Think you know your latter-day temple facts and figures? Have a shot at these questions:
- Which temple was the first to have an angel placed on top?
- Which temple was the first to present ordinances in a language other than English?
- Which temple has a piece of Disney animation from the film “Pinocchio” in its cornerstone?
Answer all three correctly?
If so, you would have likely contended for top honors in the “Temple Tidbits” online quiz staged during the Monday, Feb. 8, edition of BYU’s Education in Zion Gallery virtual family home evening program.
(And if not, just keep reading.)
The temple quiz was a fun, participatory element of the most recent iteration of the gallery’s popular and long-established family home evening events. The event has evolved during a health crisis that frowns upon public gatherings.
First, some history.
Located in the school’s Joseph F. Smith Building, the Education in Zion Gallery is a permanent campus fixture that examines, according to its website, “the study-experience-revelation cycle” as it relates to education in Latter-day Saint history.
The gallery includes a permanent exhibition and temporary displays that emphasize the central figures, themes and moments in Church education. Anchoring the gallery is the principle “on which the restored gospel of Jesus Christ is based: that learning is for the whole soul, the spirit as well as the intellect.”
In its efforts to help students interact with this guiding principle, the Education in Zion Gallery has long presented family home evening programs on a variety of topics integrated with the gallery’s exhibitions and curricula from various BYU professors.
Traditionally, the family home evenings have been popular in-person gatherings. But the ongoing pandemic does not care about tradition, so gallery curator Heather Seferovich and her staff of student employees have had to step back, recalibrate and adjust.
“When COVID-19 hit last year, all classes transitioned to some form of online instruction, but this year many are following a hybrid model, mixing online with in-person attendance,” said Seferovich. “So it seemed logical to also move some of the gallery’s FHE programs online.”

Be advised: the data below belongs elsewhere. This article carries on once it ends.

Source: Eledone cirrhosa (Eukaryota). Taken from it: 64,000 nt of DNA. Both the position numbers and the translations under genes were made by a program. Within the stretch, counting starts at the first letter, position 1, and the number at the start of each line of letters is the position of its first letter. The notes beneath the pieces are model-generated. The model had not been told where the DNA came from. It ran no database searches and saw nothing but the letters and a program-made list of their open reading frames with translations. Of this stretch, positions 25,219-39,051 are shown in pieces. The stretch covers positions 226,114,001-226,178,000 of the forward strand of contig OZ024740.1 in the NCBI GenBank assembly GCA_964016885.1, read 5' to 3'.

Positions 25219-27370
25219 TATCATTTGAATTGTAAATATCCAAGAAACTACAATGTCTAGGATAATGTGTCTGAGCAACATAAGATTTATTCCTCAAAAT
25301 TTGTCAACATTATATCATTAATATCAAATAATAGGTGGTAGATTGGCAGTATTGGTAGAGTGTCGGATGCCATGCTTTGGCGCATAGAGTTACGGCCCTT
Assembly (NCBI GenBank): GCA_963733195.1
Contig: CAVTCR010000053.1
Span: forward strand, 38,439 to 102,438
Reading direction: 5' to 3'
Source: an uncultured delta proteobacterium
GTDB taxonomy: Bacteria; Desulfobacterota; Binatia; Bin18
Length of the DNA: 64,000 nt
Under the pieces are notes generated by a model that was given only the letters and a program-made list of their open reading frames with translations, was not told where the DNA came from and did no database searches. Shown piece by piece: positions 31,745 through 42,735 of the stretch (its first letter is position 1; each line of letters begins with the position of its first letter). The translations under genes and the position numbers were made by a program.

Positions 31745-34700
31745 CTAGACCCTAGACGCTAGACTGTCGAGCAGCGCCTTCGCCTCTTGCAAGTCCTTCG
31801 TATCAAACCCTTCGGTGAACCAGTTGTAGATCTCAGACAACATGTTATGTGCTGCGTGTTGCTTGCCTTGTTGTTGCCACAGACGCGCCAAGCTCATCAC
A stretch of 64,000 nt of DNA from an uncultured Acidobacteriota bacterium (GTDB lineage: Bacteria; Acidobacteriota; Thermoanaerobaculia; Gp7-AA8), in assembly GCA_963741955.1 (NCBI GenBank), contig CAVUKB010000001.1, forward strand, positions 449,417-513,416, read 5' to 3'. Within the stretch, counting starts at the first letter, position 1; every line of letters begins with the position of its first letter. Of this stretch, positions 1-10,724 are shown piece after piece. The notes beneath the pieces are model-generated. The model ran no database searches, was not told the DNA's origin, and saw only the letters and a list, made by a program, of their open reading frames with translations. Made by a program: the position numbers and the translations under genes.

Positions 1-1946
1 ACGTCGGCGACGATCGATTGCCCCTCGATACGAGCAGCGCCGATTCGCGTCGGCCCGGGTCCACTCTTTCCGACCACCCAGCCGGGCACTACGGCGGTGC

The curator and her staff know their audience well. Most BYU students spend their days in front of devices for their virtual classes. Many are battling advanced cases of “screen fatigue.” Asking them to connect with yet another Zoom conference is a tough sell.
“So we have worked hard to make the [FHE] programs engaging and as interactive as possible,” said Seferovich.
Their efforts are paying off. More than 130 people participated in Monday’s virtual family home evening focusing on the blessings of the temple.
The gathering was hosted by Kattie Millett, a gallery specialist.
“I love hosting the virtual FHE programs,” she said. “Everyone is so willing to pray, sing and share incredible comments. It almost feels like being in person again. I love that even in the midst of a pandemic, I can still experience the social, spiritual and emotional support of an FHE program in a safe and satisfying way.”
Casey Griffiths, an assistant professor of Church history and doctrine, encourages his students to attend the online events.
“The virtual family home evenings held by Education in Zion have been a great opportunity for my students to learn more about many of the themes taught in my Church history classes,” he said.
Seferovich said the past year has taught many lessons that will serve the gallery well long after the pandemic ends, including ways to best produce virtual, hybrid instruction that can better connect, educate and inspire.
“It has been a giant learning curve,” she said. “We’ve tried different things to see what works and what doesn’t work. We’ve tried to find things that will be engaging and interesting.”
(And for any who missed Monday’s FHE gathering and are stumped by the “Temple Tidbit” quiz questions: A – Nauvoo. B – Mesa Arizona. C – Orlando Florida.)